Michael Jordan‘s Chicago Bulls team are the greatest ever.
“It’s a lot of arguments saying all different teams there from present to past that are really, really good,but I feel like they’re the top of the food chain.”
Six NBA World Championships, multiple MVP awards and more, Michael Jordan was the man.
Carter Jr. is not the only Chicago Bulls player to make such an honest claim.
Insert Zach LaVine.
“I’m a big Michael Jordan fan,” Zach LaVine told me via Scoop B Radio last week.
“So I watched a lot of the tapes.
I remember how good they were; especially in the East. The East was really good and they had to go through the Bad Boys.”
The Detroit Pistons’ reign in the late 80s and early 90s became a baton passed to the Bulls in the 90s.
That era was ushered in the evolution ofas one of the league’s best players.
Before the Bulls’ takeover, the Pistons’ ‘Jordan Rules’ defensive scheme was used to limit MJ’s effectiveness on offense.The Bulls combatted that with the Tex Winter’s implemented triangle offense, an offense predicated upon reading defenses and complex passing and cutting patterns.
Chicago struggled with the Pistons from 1988-90 before having a turnaround in 1991.
The Bulls swept Detroit in the 1991 Eastern Conference Finals, progressed to the NBA Finals and beat the Magic Johnson-led Los Angeles Lakers.
“They had to go through the Pistons,” said LaVine.
“They had to go through Indiana, so it was; they had some good teams back then. Even Miami [Heat] was good at the time. Michael Jordan is obviously the most dominant player.”
Not only did Wendell Carter Jr. discuss MJ, he discussed his own game.
He believes his rookie year was a growth year.
“On the court, my first time going against some of the best basketball players in the world,” he told Scoop B Radio.
“So I feel like I grew on both ends of the spectrum. So it was definetely a lot for me to take in this whole year.”
During his rookie season with the Bulls, the Duke product played in 44 games.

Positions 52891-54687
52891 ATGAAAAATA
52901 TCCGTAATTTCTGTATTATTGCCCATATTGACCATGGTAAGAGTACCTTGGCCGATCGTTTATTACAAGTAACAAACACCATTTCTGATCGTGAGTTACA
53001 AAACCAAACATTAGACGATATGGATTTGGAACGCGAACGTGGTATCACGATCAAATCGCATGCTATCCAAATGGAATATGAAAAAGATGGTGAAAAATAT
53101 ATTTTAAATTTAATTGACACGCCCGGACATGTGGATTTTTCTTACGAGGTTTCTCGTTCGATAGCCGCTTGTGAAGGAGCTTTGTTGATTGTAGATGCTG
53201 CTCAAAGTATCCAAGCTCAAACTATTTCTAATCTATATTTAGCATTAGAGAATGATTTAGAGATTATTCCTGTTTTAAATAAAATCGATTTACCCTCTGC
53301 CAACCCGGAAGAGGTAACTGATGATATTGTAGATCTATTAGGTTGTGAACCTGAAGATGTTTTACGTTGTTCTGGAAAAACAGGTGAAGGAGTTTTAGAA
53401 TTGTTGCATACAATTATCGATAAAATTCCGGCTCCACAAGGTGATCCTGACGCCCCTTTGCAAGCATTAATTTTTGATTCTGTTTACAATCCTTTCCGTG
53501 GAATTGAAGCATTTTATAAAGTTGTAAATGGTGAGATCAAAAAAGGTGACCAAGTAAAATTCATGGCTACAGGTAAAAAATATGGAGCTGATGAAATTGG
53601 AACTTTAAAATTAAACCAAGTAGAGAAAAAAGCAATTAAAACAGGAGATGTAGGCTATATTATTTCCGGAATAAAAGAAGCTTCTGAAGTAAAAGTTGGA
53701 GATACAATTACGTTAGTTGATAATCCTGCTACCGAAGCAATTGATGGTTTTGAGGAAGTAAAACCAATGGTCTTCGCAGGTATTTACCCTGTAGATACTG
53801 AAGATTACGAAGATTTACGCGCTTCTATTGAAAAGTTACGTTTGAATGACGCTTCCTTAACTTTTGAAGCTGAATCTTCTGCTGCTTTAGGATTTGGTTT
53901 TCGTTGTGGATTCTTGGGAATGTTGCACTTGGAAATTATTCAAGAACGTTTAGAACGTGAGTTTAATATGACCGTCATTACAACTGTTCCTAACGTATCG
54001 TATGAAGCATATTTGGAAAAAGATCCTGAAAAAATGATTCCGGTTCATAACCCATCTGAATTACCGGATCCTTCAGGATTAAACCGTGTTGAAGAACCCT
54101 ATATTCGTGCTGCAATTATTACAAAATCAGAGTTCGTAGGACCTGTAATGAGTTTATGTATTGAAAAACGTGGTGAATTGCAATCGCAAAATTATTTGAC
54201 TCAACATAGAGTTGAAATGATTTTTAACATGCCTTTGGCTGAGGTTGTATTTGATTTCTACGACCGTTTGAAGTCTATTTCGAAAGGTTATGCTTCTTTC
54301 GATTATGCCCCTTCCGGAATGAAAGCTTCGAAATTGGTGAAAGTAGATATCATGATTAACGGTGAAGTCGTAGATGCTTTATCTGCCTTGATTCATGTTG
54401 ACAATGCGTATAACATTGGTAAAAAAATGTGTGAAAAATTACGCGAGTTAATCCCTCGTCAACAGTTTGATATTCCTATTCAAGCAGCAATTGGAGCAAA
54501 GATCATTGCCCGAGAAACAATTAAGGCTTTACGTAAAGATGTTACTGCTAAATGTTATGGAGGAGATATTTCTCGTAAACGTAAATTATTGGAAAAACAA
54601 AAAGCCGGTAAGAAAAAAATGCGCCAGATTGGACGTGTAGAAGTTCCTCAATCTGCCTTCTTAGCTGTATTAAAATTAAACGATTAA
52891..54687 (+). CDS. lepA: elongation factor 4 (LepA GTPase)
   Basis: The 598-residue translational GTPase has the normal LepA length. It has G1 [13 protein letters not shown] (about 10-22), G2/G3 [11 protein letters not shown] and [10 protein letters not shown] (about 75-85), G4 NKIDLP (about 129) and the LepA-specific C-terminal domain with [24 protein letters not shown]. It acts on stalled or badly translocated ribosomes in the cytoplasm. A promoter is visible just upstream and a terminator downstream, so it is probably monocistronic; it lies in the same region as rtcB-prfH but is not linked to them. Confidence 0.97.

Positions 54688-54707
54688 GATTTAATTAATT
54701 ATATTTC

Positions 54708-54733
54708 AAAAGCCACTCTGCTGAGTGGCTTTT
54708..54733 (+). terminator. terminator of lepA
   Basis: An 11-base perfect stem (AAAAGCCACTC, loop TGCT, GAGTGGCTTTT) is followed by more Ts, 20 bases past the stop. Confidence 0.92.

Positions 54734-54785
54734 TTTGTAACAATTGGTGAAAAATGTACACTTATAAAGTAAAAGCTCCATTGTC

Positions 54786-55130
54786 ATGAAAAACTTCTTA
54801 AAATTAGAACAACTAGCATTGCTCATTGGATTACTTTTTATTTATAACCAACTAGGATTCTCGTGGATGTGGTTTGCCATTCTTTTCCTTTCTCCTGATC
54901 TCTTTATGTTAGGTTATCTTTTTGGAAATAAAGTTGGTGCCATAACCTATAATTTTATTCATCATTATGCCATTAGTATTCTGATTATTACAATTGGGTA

His season ended after he tore a ligament in his left thumb when he tripped over Lakers center, Tyson Chandler.
Despite the injury, Carter Jr carved out a stat line of 10.3 points, 7.0 rebounds, 1.8 assists and 1.3 blocks during the 2018-2019 NBA season.
The Bulls said Carter is expected to be ready for training camp in September.
“He has a huge upside,” Chicago Bulls executive vice president John Paxson told the Chicago Tribune in March.
“Wendell has to work on his body, get stronger, more physical. What he probably learned as a starter this year is some of the big bodies he goes up against every night can be difficult. (Magic center Nikola) Vucevic comes to mind for a couple of games that were physically difficult for him. We need him to be in the weight room working.”
After ending this past season with a 22-60 record and finishing 13th in the NBA’s Eastern Conference standings, the Chicago Bulls added versatile forward, Thaddeus Young to their roster.
The Bulls’ top option offensivly this past season was Zach LaVine. A two-time NBA Slam Dunk Contest winner, he’s rebounded significantly after tearing his ACL in 2017 while still a member of the Minnesota Timberwolves.
LaVine posted his best statistical numbers of his career with 23.7 points, 4.7 rebounds and 4.5 assists in 63 games. If Carter Jr. adds the offensive prowess that he’s capable of to the Bulls’ system, they could be an exciting ball club to watch.
As a sophomore at Pace Academy in Atlanta, Georgia, he averaged 21.3 points per game, 12.3 rebounds per game and 4.1 blocks while leading the 27-3 Knights to a 27-3 record and a Georgia 6AA regional title.
A five star recruit by Duke, Carter Jr. averaged 13.1 points and 9.1 rebounds per contest in his lone season with the Blue Devils. His game Against the Indiana Hoosiers stood out while with Duke where he posted an 18 point, 12 rebound outing despite being in foul trouble to lift Duke to a 91-81 win.